Perhaps it is merely a matter of nomenclature. Let us not beat about the Bosch, nor stoop to Miele-mouthings. Given the inevitable disappointments in store, the proper name for this box of false promises must surely be …The Wishdasher.

And there, after much exertion, I rest my case.

A hard case indeed. Let me help you with it. Begob, here’s me bus!

Joe Crocker 04-28-2022 08:28 AM

Not entirely sure why I'm posting this.

I wrote it some years ago and recently rediscovered it. At the time of writing I was in a grumpy old man fit of pique with our dishwasher and I had also been re-reading Flann O'Brien's Cruiskeen Lawn. My head was filled with his voice and the above rant was the result.

It amused me, but I think anyone unfamiliar with his pseudonym Myles Na gCopaleen will be non-plussed and unamused. And anyone familiar with the master's work will be appalled at my presumption in trying to imitate him.

Hey ho.

John Isbell 04-28-2022 03:35 PM

Hi Joe,

Well, it reminds me how I love Flann O’Brien, so that’s good work. I like the sink is your only man as title. In the US, you might run into appropriation questions, if you’re not Irish. I think you’ve got more than something of his difficult voice, though, and so, thanks for the read.


Joe Crocker 04-28-2022 06:02 PM

Thanks for reading John. And I’m glad you found things to like about it.

Well I guess it is dangerous ground these days to use a regional accent and mannerisms for comic effect. And maybe this kind of humour is no longer funny.

In my defence I will say that the Irishisms are pretty much all taken from the Myles columns themselves. But then again we are talking about the 1940s – a long time ago and a different world. For me it is offensive if a caricature demeans the subject and the subject is portrayed as inherently inferior. I hope the main character in my piece is not seen as inferior and in fact I tried to give him the best arguments -- the ones I actually argue myself. When I read Cruiskeen Lawn I am totally besotted by the Irish voice and find myself adopting that voice in my normal conversation. I find it very infectious. I am not Irish, but my mother is and I have a genuine love of things Irish.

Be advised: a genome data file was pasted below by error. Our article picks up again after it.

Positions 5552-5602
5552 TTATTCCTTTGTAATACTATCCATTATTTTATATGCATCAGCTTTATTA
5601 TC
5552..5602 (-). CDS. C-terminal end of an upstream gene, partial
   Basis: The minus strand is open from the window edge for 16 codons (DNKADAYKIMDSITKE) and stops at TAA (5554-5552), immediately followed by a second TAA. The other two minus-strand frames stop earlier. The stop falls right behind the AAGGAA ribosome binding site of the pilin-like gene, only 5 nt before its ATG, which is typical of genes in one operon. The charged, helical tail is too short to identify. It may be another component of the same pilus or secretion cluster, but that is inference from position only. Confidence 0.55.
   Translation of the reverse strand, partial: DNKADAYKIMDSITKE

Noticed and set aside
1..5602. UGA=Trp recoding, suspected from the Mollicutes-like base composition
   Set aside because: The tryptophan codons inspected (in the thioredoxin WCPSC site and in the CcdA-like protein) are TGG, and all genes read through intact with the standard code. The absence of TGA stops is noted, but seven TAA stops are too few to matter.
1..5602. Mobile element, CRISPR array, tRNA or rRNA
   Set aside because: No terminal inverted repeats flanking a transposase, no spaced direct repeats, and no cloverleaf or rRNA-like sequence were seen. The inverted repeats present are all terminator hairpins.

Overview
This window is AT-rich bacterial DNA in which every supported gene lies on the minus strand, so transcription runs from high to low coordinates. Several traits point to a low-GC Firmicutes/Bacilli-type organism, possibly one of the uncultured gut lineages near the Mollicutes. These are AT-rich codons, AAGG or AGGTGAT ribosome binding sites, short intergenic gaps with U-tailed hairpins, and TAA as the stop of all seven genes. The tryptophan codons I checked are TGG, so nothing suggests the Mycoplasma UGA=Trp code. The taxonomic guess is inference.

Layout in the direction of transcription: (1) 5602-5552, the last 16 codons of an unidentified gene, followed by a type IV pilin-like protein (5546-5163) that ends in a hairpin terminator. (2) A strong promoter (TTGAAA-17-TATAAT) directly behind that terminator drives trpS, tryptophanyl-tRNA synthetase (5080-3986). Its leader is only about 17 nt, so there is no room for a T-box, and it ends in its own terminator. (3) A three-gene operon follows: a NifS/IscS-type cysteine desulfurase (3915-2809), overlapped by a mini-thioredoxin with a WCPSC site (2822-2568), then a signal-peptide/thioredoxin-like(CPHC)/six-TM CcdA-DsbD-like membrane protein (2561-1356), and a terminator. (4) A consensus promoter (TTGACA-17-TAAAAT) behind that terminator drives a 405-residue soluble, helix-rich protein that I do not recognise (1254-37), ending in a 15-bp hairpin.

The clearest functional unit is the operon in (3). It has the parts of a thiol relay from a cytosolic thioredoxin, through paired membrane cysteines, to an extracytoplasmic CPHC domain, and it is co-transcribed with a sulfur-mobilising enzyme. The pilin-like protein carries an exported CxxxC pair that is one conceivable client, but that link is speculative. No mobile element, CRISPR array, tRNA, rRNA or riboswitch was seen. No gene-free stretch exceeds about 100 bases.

John Isbell 04-28-2022 08:18 PM

Hi Joe,

I think your argument is better reasoned than appropriation arguments tend to be in the US, in my experience, though arguments can be made that say, calling Asian Americans a model minority is limiting and wrong.
My bottom line is I enjoyed this voice a good deal and it reminded me of how I love Myles na gGopaleen. Thank you.
I am of course actually Irish myself, as Foil Arms and Hog helpfully point out:


Joe Crocker 04-29-2022 04:00 AM

If you are a Myles fan then you may have come across Eamon Morrissey's monologue "The Brother". There used to be a a good recording of it on YouTube but I can't find it now. I did find the following version, very grainy and sound out of sync, but for all that, still brilliant.

(And the Foil, Arms and Hog links were much enjoyed)

David Callin 04-29-2022 01:22 PM

Joe, I am not unfamiliar with his pseudonym Myles Na gCopaleen, and I am plussed and amused. I think it's great (or really very good).



John Isbell 04-29-2022 03:18 PM

Joe, just had a chance to watch some of the Morrissey. It’s lovely. My wife just pointed out how rarely I repeat a phrase in my verse. Not Morrissey’s case!


John Riley 05-02-2022 01:16 PM

Joe, I don't know what to say about the appropriation argument. I'm sensitive to it but it can also be ridiculous. To say one can't be influenced or even use what is found in another culture is silly. It's our era, though, and I understand it comes after decades of blackface and tons of other denigrating things. I do find this funny. Check my name and you may figure out which wave of immigration my "people" came over on. My wife's family is also of Irish heritage and her parents, I swear, acted as though we were lazy fools when we put a dishwasher in our house. A waste of money, it was. Her mother found peace washing the dishes and looking out the window above the sink. Is that cultural, I don't know. I've had At Swim-Two-Birds on my shelf for years but haven't read it so can't comment on how close you are able to model his style. I do find this fun to read.

John Isbell 05-02-2022 03:14 PM

At the end of the day, the appropriation argument risks reducing our existence to tiny little bubble-windows on reality in which we are only allowed our own solipsistic experience and no understanding or empathy for others in the vast universe of existence. I find that vision deeply repulsive, and so I rebel.


Oh and John, At Swim-Two-Birds is magical.